It’s okay to think, “What the heck are ngrok and zappa?” when reading through this list. I was surprised how fast one can become familiar with these tools and comfortable using them. Whenever I got stuck, I tried to break down the problem in smaller manageable parts and work through them one by one. This approach helped me make progress while learning the needed python syntax.
4) Focus on Development
Flask ASK and the ASK (Alexa Skills Kit) are the areas that I spent most time on. The actual amount of python code itself is very small, which makes these projects doable in a short amount of time and without the need to fully understand all the details. Accessing weather data and making sense out of it took some time, as I needed to understand the API provided by OpenWeatherMap. Once I was able to configure a skill on the Alexa Dev Portal, and have it interact with my local python script using ngrok, I felt that I got the basic foundation done and could start to add more functionality piece by piece.
5) Prepare for Publishing and Certification
Before publishing the skill, make sure to do test the skill for potential error cases. In my case, I needed to catch missing data, invalid dates from the past or dates too far out in the future etc. Certification by amazon takes 2–3 days and is pretty straight forward. They test your example interactions and make sure skills are not infringing on somebody else’s trademarks. I hope amazon will improve publishers ability to modify skill descriptions and other metadata without the need to re-certify in the future. The marketplace is not on par with what iTunes and google play offer.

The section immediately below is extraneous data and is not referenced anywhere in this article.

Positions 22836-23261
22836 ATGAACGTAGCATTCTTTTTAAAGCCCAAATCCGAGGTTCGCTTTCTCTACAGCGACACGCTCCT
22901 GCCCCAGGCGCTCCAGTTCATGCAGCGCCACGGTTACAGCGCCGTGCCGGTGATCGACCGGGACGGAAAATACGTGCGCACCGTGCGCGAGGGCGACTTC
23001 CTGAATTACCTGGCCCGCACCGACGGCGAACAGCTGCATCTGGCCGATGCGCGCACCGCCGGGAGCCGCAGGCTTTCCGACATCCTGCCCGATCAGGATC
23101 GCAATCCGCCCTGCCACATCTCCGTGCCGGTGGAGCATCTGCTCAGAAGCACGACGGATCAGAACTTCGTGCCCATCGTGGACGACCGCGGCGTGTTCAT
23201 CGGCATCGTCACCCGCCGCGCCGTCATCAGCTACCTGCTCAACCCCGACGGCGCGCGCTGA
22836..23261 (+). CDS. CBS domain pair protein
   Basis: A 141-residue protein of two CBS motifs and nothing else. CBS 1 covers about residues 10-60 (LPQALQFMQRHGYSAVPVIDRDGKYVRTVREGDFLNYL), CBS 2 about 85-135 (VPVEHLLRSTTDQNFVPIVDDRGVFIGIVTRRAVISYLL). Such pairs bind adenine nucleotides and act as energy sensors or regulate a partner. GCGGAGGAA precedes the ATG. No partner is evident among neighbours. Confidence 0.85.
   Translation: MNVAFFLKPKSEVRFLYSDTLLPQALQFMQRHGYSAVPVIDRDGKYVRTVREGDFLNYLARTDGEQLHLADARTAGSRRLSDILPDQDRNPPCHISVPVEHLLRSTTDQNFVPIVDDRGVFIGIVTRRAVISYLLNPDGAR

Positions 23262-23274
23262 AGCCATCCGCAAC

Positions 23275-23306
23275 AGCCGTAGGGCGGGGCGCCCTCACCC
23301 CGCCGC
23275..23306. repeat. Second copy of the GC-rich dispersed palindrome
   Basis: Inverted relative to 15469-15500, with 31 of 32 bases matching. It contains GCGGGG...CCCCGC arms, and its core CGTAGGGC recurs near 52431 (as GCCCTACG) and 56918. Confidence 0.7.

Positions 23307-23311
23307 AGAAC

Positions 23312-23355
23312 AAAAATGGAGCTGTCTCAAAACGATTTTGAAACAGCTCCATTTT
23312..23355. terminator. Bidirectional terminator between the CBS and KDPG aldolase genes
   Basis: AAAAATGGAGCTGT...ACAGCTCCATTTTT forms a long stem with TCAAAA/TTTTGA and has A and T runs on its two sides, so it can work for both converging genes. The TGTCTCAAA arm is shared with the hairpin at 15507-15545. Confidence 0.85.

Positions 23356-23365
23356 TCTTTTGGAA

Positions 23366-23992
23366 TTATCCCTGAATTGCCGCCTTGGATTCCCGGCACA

6) Watch and learn
63 Unique Users have activated the skill within the last 4 days. No reviews have been written yet but I’m hopeful to learn what my audience wants Wind Checker to become.
My intention for building the skill were based on curiosity of what it would take doing it and to create a fun way for Leila and others to check if wind conditions allow for going out on the water.
For the future, I have a list of features that I would like to add to Wind Checker:
- Users can specify time of day e.g. afternoon or 2pm
- Skill has access to NOAA marine weather including severe weather warnings
- Provide personalized recommendations based on sailing skills
- Wind Checker learns from user feedback to improve recommendations
I also believe there is room for 3rd parties to supply tools that add BI and a/b testing features to ASK. It seems that amazon has its hands full to add more core platform features like notifications and identity do Alexa right now and leaves space for other companies to fill in the blanks.
Voice will play a much larger role for accessing services and apps in the future and this is just the beginning. Amazon, Microsoft, Google, Apple and others are just getting started in building out their eco-systems and that’s the most exciting time to engage with Alexa & Co.
Please reach out to me or leave feedback, I’m happy to share more details but would also like to learn about your experience while developing skills for Alexa.
Happy coding (and sailing).